Feb 14, 2020 - Politics & Policy

Dating in a politically polarized world

Illustration: Sarah Grillo/Axios

Political polarization in the Trump era is finding new ways to seep into our personal lives.

The big picture: Romance seekers see a heightened value in knowing their potential suitors' political affiliations. Major dating platforms including OkCupid, Hinge and Bumble have introduced filters to sift out matches with "incompatible" politics.

Why it matters: OkCupid chief marketing officer Melissa Hobley says the filters help daters efficiently find partners with similar values.

  • "If you care deeply about reproductive rights, for example, then you should not be matched with people that believe the opposite," Hobley said. "And call that a bubble, but I actually call that respecting and creating technology that supports that view."
  • "It's so great that we have gone from messaging based on a photo to, 'Wow, you're into Warren, I'm into Bernie — let's debate that over a margarita,'" she added.

Details: OkCupid saw a 187% increase in political mentions on profiles between 2017 and 2018. The company says the trend continued in 2019.

  • The platform finds millennials to be the most likely to filter out matches with differing politics compared to Gen X or Gen Z.
  • An OkCupid survey found that 72% of female respondents in the U.S. said they could not date someone who had strong political opinions that were "the exact opposite" of their own.

And it's not just who you vote for, but whether you vote at all. OkCupid found that its female users were twice as likely as men to filter out matches who don't vote.

  • Millennial and Gen X women are the most likely demographic to filter out non-voters.
  • "Voting is the new six pack," Hobley said. "It is way less about what you look like, and much more what you believe in and what you care about."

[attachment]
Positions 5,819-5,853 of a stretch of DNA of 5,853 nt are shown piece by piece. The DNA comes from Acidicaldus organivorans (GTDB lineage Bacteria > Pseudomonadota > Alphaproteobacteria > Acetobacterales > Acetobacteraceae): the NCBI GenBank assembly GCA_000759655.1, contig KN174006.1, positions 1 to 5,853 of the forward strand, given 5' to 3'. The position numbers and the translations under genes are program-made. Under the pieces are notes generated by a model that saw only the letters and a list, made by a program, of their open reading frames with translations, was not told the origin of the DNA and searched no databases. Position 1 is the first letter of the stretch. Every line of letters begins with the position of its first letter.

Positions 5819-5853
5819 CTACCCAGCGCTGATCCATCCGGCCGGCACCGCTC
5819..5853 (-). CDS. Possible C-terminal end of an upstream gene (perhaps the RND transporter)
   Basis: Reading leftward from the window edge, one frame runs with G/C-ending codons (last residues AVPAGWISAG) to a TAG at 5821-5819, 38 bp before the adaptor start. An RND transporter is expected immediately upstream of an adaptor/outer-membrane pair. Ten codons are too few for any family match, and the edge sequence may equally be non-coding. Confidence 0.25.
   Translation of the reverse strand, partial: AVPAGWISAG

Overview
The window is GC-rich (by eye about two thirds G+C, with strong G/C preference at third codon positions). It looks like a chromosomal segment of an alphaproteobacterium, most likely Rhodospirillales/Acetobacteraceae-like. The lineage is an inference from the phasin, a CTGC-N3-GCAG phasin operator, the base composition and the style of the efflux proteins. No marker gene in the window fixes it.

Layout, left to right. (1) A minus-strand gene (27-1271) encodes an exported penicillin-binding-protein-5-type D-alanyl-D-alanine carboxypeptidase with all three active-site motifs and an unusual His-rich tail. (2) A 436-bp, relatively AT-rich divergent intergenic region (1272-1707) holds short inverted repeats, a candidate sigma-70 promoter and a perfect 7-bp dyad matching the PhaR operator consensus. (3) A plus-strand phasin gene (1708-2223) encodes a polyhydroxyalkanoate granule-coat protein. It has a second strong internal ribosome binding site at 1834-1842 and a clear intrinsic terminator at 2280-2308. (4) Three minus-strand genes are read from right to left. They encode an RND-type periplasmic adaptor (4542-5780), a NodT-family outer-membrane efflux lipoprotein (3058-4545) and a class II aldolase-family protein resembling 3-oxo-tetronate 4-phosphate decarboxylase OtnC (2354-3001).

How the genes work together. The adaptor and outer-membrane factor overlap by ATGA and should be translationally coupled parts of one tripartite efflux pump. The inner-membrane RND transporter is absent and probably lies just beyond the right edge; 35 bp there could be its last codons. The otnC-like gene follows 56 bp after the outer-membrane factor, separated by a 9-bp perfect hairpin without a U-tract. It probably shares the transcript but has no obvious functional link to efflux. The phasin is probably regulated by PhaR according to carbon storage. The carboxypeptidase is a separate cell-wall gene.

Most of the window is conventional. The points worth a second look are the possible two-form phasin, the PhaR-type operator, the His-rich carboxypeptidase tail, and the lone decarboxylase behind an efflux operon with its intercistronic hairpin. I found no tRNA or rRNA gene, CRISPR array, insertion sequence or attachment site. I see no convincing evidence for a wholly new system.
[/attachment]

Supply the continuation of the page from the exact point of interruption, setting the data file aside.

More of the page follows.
Between the lines: Some conservatives say dating has proved challenging in the age of Trump.

  • Anti-Trump mentions on OkCupid profiles have spiked by more than 52% since 2017, while mentions of "conservative terms" fell by 78% in 2019.
  • Specialized dating apps for Republicans such as “Righter" and "Patrio," meanwhile, have blossomed since President Trump's election.
  • Politico reported in 2018 that Trump administration staffers have struggled to find dates in liberal-leaning Washington, D.C., and often turn to dating within the administration instead.

And middle-of-the-road voters are taking some of the heat, too. Users who mark themselves as "moderate" on online profiles are often assumed by users to be hiding right-leaning ideologies, according to HuffPost.

  • "The stakes feel very high for progressive, liberal-leaning daters. And so, because of that, it's even more important to these users when you talk to them ... They care very deeply," Hobley said.

Go deeper: The future of the first date

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Exclusive: Democrats call on dating sites to screen for sex offenders

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Democratic members of the House Energy & Commerce Committee are urging dating sites to more thoroughly check users against sex offender registries, raising the possibility of legislation that would force them to do so.

Why it matters: Match Group, which includes Tinder, Hinge and OKCupid, is under fire from lawmakers after a report revealed the company doesn't screen for sex offenders on its free platforms.

Focus group: What some Florida swing voters think of Bloomberg

Illustration: Aïda Amer/Axios. Photo: Chesnot/Getty Contributor

PORT ST. LUCIE, Fla. — Some swing voters here are unbothered by the way Michael Bloomberg is spending heaps of his own money to help him win the race — but they're split over whether they'd actually vote for the New York billionaire over President Trump.

Why it matters: Bloomberg is the only Democrat who was even slightly intriguing to these voters. They're happy with Trump and don't feel like they recognize the current Democratic Party relative to when they voted for Barack Obama.